Showing posts from April, 2021

History and Evolution: Power O - Part III - The Modern Era of Power Diversity

Previously Part I  - The Power Series Origins Part II  - Off Tackle Power Earns the Name Power Retaining the Power Series While "Power" began to be defined as the Off-Tackle Power O variant in the 1980s, most offenses, including the split back dominated West Coast Offenses, retained much of the Power Series plays within their playbook, albeit under different names. This made use of multiple backs to alter the backfield flow, changing the kick blocker, lead blockers, or sending someone elsewhere altogether. The Way Forward for Power Sweep 18/19 BOB (Big-on-Big, Back-on-Backer) is the classic Power Sweep 1982 San Francisco 49ers Playbook

History and Evolution: Power O - Part II - Off Tackle Power Earns the Name "Power"

  Previously Part I  - The Power Series Origins Off-Tackle Power O becomes “Power” While the I-Formation had a scattering of purveyors dating as far back as the turn of the century, it wasn’t really until the early 1960s when a man known as Don Coryell would begin to popularize it within the Air Coryell offense. While at the upper levels of football it remained mostly unknown, by the late 1960s and into the 70s, coaches such as John Madden and Hank Stram started incorporating it within their offenses. By this time, most teams had now gone to 21 personnel, though split backs and near/far formations still held dominance. But, for instance, in the 1968 Chiefs Playbook, we immediately see what we know of today as traditional Power O (though, it should be noted, Power Sweep remained a vital part of the offense). 1968 Chiefs Playbook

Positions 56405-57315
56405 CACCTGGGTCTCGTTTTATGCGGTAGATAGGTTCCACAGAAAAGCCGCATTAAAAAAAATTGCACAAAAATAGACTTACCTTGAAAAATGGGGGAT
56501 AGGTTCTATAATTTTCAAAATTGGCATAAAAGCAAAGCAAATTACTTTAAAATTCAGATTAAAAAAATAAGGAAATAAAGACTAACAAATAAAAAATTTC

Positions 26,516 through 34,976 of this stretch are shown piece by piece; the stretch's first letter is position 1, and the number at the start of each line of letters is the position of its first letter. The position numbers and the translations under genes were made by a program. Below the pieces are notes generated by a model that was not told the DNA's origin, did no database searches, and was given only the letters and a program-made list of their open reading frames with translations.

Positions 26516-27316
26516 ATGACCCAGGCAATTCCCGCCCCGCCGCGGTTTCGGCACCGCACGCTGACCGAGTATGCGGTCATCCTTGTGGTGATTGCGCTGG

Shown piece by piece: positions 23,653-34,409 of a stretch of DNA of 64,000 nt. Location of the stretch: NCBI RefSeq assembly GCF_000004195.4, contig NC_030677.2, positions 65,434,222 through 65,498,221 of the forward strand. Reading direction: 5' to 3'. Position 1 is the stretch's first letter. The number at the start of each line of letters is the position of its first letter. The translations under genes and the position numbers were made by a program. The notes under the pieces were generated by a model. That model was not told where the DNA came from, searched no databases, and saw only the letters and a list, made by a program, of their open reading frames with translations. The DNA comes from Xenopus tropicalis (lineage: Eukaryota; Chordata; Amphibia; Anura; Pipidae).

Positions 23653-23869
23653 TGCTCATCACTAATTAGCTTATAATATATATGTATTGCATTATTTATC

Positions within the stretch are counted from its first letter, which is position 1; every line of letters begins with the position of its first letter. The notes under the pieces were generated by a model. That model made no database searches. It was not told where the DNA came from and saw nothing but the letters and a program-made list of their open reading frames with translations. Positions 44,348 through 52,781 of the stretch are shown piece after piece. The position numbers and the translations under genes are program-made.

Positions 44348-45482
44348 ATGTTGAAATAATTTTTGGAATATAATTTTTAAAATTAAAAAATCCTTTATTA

History and Evolution: Power O - Part I - The Power Series Origins

“God’s play.” Talk to the majority of football guys and they’ll tell you that one of, if not the best play in football is Power. It’s dynamic, dominating, explosive, yet flexible; its name alone congers up an attitude embedded within the game. But, unlike most schemes that are loved due to nostalgia of a game that no longer exists, Power remains a staple of modern football despite its history dating back to the invention of the forward pass. Like anything, it has morphed and adapted, but at its heart the play retains its core characteristics: Down blocks on the front side A lead block to handle the edge defender Backside pullers wrapping around playside. It looks like this:   And here's a primer Going back to the origins of the game, including in the various iterations that make up football around the globe, numbers and leverage have ruled the day. In American football, that is exactly what Power is. In this post, we are going to look at the origins of “God’s play” and